and peaceful little village, especially in the off season with neither winter skiers nor
summer fishermen to dilute the image. Only the main street is paved; most of the others are no more than dirt and gravel tracks that seem at times to run right through front
From such a vantage point a man tends to feel it is not so difficult, after all,
to see the world clear and as a whole. Like many another writer, Hemingway did his best work when he felt he was standing on something solid -- like an Idaho mountainside, or a sense of conviction.
Perhaps he found what he came here for, but the odds are huge that he didn't. He was an old, sick, and very troubled man, and the illusion of peace and contentment was not enough for him -- not even when his friends came up from Cuba and played bullfight with him in the Tram. So finally, and for what he must have thought the best of reasons, he ended it with a shotgun.
National Observer, May 25, 1964
Sunday, June 30, 2013
Look at any newspaper, watch any newscast, and compare the amount of space and time given to actual hard news (breaking events, politics, court, natural disaster, policy, war, events of community and/or global significance, local crime) opinion (arts reviews, political punditry, letters to the editor, columnists), useful practical information (recipes, DIY tips, travel stories about places you might actually go, restaurant reviews, community calendar listings), pure entertainment (the comics, serialized fiction, humour columns and feature stories of and the amount of absolute junk - film studio advertising thinly disguised as 'entertainment news', bullshit advice columns, stories based on bullshit polls or worse - dodgy 'scientific" studies based on a test group of 17 people, celebrity gossip, clothing ads thinly disguised as 'fashion news', product placement stories ("According to the cornstarch marketing board, cornstarch can be used to help you lose weight and improve your car's gas mileage!", new product stories, 'business profiles", new business openings, almost all investment news, anything to do with the internet, especially internet memes, horoscopes (what century is this?) - and worst of all, second hand stories about any of the above ( Our newspaper has learned that London's Daily Mirror is reporting that Princess Kate will give birth to quintuplets! Oh those wacky Fleet Street papers!").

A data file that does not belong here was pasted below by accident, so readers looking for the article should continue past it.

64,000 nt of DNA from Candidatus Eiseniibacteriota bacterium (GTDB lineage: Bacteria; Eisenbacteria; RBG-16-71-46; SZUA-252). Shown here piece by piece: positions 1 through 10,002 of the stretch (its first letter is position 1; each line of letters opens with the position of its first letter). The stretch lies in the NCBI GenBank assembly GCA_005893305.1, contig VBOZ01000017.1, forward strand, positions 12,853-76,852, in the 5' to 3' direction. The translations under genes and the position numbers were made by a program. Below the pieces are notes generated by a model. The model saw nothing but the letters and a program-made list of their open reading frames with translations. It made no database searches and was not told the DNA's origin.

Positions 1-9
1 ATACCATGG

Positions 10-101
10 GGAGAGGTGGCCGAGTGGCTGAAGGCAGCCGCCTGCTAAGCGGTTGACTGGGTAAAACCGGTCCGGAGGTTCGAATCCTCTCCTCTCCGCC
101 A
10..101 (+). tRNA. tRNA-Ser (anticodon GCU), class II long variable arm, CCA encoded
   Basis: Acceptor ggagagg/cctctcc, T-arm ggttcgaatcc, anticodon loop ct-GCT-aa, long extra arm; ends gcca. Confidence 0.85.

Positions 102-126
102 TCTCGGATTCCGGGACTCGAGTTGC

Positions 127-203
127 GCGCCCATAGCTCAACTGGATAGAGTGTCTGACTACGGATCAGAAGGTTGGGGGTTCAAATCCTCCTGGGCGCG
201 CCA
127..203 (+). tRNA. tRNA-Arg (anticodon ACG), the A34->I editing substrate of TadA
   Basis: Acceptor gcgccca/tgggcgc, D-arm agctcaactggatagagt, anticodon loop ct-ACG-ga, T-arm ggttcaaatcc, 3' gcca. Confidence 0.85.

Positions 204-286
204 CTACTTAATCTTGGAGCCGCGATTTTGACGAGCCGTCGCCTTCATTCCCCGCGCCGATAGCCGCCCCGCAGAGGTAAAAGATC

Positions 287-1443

I think features and practical information have their place in a newspaper. I think opinion deserves its own section and I'll buy one newspaper over another on the strength of their columnists, arts reviewers and comics. I'll even concede that in our sports-obsessed society, the case can be made for sports deserving a few pages of its own.
But the junk news, celebrity gossip and other garbage that originally began running in newspapers to attract a broader readership among the great unwashed no longer attracts readers. No one buys a newspaper to find out what happened to the goddamned Kardashians. No one buys a newspaper to find out how their stocks are doing or what company they should invest in. No one buys a newspaper to find out how healthful and tasty new improved lo-fat sugar-free Soylent Green might be. No one needs to read about how 8 out of ten people are potential serial killers base on a study of fourteen federal prisoners and two jail guards. Nobody buys a newspaper to find out what Selena Gomez said about Justin Beiber's vestigal tail in People Magazine or which starlet Maxim thinks is the most "do-able" --- Maybe they did, once upon a time, back when the daily newspaper or suppertime daily new hour was the quickest way to get information and the only source of information.